The judge also expressed disbelief after Deetlefs’ assertion that his interrogation secured the names of people, including Theron and political activists Auret van Heerden and Oscar Mpetha, who had been “involved with high treason” — but police had dragged their feet (and never acted, it emerged) to question, investigate or detain these people. The reason Deetlefs gave for this was “because they were possibly short-staffed”.

Theron’s affidavit acknowledged his links to Sactu and the banned ANC, but he said it was secret information that he would never have disclosed to Aggett or to FCWU. So Aggett would have had nothing to disclose and would have had no guilt about something of which he had no knowledge. It certainly would not have driven him to hang himself, is Theron’s conclusion.

Deetlefs also claimed on Monday he preferred winning over the trust of political detainees or outsmarting them in interrogations, and not using violence. He spoke of a chummy, trusting and relaxed connection between him and Aggett during the one time he said he met him and interrogated him. This was even as Aggett had, at the time the interrogation Deetlefs said took place, been tortured with electric shocks, sleep deprivation and assault in the so-called long weekend of interrogation that Aggett was subjected to.

“I respected that he was a doctor and I called him Neil and I told him to call me Nic,” he said. But yesterday, Deetlefs acknowledged that he slapped Barbara Hogan’s face and once ordered her to sit under a table during an interrogation. He apologised to her publicly and said he wasn’t brought up to hit a woman. He also admitted to insulting and verbally abusing Frank Chikane and called him “the K-word Reverend”.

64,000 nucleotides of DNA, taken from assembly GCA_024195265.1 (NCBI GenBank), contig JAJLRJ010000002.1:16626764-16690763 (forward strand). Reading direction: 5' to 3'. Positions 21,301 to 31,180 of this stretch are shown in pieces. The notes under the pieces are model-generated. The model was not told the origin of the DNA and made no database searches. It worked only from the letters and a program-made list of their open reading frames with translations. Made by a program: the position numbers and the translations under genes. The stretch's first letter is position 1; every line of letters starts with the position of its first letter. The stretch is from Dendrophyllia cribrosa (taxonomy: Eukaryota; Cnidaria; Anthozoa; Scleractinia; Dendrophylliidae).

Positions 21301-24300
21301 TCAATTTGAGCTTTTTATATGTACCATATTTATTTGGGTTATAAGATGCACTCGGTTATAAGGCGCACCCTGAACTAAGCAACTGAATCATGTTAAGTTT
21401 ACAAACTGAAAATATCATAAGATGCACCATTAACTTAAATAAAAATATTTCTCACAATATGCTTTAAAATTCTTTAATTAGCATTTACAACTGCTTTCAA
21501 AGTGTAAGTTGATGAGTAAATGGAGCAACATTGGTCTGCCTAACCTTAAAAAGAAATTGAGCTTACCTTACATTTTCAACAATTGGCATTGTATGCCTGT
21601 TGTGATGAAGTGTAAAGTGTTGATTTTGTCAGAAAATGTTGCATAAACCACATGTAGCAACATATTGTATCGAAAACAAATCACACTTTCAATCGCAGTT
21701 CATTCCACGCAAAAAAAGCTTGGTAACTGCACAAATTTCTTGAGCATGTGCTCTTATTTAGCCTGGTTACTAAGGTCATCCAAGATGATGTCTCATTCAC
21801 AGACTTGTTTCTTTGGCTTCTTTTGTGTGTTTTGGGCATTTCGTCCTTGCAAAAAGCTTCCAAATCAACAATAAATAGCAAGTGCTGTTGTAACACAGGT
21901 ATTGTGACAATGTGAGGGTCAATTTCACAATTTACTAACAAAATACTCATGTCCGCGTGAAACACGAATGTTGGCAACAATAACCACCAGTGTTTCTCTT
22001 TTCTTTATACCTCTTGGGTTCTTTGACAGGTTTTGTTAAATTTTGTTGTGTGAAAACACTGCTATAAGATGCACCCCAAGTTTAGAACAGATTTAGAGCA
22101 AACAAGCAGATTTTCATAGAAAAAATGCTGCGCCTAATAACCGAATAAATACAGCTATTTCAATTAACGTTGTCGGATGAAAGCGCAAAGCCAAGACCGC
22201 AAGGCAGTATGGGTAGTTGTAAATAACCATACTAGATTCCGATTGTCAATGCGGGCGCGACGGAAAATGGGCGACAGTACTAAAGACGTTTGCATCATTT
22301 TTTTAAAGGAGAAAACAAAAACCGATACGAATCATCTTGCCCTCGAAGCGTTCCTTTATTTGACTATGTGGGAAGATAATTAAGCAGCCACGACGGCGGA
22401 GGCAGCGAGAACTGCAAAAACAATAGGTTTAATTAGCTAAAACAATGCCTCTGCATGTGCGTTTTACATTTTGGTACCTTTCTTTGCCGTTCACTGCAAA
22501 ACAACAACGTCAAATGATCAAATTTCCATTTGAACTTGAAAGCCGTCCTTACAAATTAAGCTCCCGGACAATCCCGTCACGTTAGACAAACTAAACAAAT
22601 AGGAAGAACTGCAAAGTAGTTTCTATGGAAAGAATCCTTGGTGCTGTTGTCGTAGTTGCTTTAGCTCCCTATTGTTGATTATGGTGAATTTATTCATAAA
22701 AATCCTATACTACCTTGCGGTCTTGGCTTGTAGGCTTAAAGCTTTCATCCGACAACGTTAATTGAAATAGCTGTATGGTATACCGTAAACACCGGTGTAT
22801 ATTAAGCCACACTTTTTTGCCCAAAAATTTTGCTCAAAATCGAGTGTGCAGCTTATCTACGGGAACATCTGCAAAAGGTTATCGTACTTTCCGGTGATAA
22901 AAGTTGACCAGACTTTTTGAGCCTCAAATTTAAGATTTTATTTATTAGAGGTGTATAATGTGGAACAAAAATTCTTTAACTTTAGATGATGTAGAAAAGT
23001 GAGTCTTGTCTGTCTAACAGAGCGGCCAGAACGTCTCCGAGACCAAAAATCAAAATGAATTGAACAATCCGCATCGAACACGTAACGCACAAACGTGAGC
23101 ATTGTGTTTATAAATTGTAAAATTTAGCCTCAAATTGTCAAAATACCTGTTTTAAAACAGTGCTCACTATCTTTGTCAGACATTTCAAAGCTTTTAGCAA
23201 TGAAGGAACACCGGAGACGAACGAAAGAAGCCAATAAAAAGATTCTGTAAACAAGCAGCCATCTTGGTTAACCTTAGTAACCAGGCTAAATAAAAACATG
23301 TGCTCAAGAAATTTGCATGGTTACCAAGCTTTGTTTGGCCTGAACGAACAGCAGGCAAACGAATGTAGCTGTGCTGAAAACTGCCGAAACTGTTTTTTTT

Varney said much of Deetlefs’ evidence “was difficult to grasp”, including that there ever was a report that Deetlefs got from Aggett. Varney also said that if indeed it was true that Deetlefs considered Aggett to be a suicide risk, he failed to take adequate steps to protect Aggett’s life, even by arranging for Aggett be moved to a “suicide-proof” cell where Perspex was placed over the bars. Other detainees who have testified at the inquest have confirmed that such cells did exist at John Vorster Square in 1982.

Deetlefs said he did report his concerns about Aggett to Whitehead and Conwright, but there is no report of this, no evidence that Aggett was taken to see a psychiatrist or that any other steps were taken to protect his life. Deetlefs said “he couldn’t know what was in Conwright’s mind”, which caused him not to act. 

Deetlefs reiterated that he stayed silent about his concerns and didn’t make statements about this at the original inquest because he was threatened.

“I lied in that inquest, but I am here now to tell the whole truth,” he said. 

But Varney continued to call Deetlefs’ evidence implausible in parts and also said to Deetlefs:

“You were not threatened by the security branch members in the gallery in the first inquest; you were a willing participant and you were not threatened in the least.” MC

Deetlefs will continue his testimony tomorrow.